This is an open letter to those with influence in the British motor car and motorcycle industries.
At this time when enormous effort and change is essential for Britain’s recovery, it is obviously the right moment to take a hard look at exports.
As a British resident of New York Cily, I have long marvelled at the preponderance of Volkswagens (an average of six VW products per 100 yard street block), and thought how nice it would be if at least some of those cars had been Minis.
For whatever idiotic reason, BMC and now Leyland have decided that Minis should not be exported to America. Now the cities of the US are filled with VW “Rabbits” (“Golfs” to you, I think), Fiat 128s, Renault 5s and Honda “Civics”, all direct derivatives of the Mini. Why has Britain clearly planned to avoid this vast market?
Today, at a time when America is enjoying a nationwide boom in the sales of 4-wheel-drive vehicles, Land-Rover has just been removed from the market and its old customers punished by a tripling of Land-Rover parts prices. Moreover, the Range-Rover, a natural for the US, is not available nor is ever likely to be. Can anyone explain?
Right now when the US is in the midst of Motorcycle Mania, the British imports still offer kick-starting and are being passed over in favour of the Japanese self-starting models. Are British businessmen really so stuffy that they are unwilling to adjust their products to suit a huge market?
In the midst of the first great US movement towards “compact” cars, where are the British contenders? The Marina made a pitiful, lightly advertised appearance. But right now there is not a single medium-priced British family car on the US market. All that is being offered are “specialised” cars: Rolls-Royce, Jaguar, MG and Triumph. Leyland, the independents and the motorcycle manufacturers must grasp at once that the World’s largest market is here, more than willing to buy well-made and interesting British products. The effort must be made to adapt to foreign markets, to make the necessary safety and emission changes, however costly and boring it may be. British companies must be willing to advertise strongly and lustily in the USA and provide encouraging parts and maintenance services.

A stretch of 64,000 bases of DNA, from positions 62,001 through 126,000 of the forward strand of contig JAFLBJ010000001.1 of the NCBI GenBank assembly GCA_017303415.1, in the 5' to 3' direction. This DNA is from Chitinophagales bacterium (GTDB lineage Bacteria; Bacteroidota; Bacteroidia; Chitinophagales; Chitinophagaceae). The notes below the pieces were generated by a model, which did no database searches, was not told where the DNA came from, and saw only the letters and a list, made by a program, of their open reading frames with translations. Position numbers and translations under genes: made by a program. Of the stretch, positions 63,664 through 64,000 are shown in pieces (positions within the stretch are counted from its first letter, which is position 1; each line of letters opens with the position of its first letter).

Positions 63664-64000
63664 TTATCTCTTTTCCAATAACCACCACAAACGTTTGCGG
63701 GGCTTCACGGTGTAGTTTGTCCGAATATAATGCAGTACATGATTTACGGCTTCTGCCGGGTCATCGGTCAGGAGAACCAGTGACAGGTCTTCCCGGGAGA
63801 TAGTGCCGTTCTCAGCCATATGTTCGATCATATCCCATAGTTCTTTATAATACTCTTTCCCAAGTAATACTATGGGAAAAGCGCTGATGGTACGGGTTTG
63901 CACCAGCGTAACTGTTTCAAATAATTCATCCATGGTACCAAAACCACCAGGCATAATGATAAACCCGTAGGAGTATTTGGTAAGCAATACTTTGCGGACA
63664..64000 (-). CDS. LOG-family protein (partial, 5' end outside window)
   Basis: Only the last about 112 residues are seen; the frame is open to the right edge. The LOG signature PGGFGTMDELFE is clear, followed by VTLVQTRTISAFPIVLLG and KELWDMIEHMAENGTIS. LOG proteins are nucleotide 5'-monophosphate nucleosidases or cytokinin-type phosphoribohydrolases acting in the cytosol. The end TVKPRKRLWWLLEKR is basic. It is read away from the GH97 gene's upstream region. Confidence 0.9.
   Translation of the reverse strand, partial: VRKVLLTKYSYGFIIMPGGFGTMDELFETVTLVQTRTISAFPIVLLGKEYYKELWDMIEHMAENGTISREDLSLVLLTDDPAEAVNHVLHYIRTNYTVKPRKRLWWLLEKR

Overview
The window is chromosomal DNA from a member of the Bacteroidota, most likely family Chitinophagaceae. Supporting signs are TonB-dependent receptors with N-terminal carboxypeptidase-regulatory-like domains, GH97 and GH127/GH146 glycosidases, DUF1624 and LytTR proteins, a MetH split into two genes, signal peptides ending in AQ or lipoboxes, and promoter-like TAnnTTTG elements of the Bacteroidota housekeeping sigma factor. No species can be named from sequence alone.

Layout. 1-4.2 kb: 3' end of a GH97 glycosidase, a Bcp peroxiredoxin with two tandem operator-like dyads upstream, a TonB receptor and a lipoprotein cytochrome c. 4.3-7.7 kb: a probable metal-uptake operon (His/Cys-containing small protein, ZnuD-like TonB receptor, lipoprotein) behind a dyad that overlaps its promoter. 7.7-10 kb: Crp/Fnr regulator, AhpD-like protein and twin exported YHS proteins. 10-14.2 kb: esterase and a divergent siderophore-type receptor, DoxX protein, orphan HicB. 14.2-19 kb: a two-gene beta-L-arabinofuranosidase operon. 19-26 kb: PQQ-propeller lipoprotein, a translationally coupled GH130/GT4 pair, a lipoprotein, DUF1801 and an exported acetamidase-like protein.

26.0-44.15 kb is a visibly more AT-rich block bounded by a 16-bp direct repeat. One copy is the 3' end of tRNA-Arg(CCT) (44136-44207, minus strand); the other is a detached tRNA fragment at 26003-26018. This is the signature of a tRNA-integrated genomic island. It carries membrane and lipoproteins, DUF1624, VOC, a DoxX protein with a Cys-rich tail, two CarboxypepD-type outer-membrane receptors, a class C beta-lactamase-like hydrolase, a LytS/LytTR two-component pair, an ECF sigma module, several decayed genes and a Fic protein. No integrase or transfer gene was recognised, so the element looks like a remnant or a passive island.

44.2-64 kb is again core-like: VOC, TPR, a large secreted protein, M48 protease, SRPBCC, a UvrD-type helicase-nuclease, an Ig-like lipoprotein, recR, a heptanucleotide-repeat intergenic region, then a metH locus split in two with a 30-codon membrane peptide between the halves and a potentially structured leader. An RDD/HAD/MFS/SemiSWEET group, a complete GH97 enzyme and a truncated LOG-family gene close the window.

The magic formula that has made Germany and Japan hugely successful is very simple: “Get off your rump and do it!”
Britain must participate in the outside world. If you don’t make vehicles available to the US you won’t sell any, and vice versa. Minis, Princesses, Range-Rovers, Morgans, Nortons! You all belong in America; let’s be seeing you!
TOM COURTENAY-CLACK New York